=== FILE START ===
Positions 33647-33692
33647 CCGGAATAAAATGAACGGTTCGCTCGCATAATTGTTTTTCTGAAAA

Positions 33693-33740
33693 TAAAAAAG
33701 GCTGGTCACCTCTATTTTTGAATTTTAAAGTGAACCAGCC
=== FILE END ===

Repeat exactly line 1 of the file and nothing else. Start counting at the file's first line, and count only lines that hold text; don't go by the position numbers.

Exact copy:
Positions 33647-33692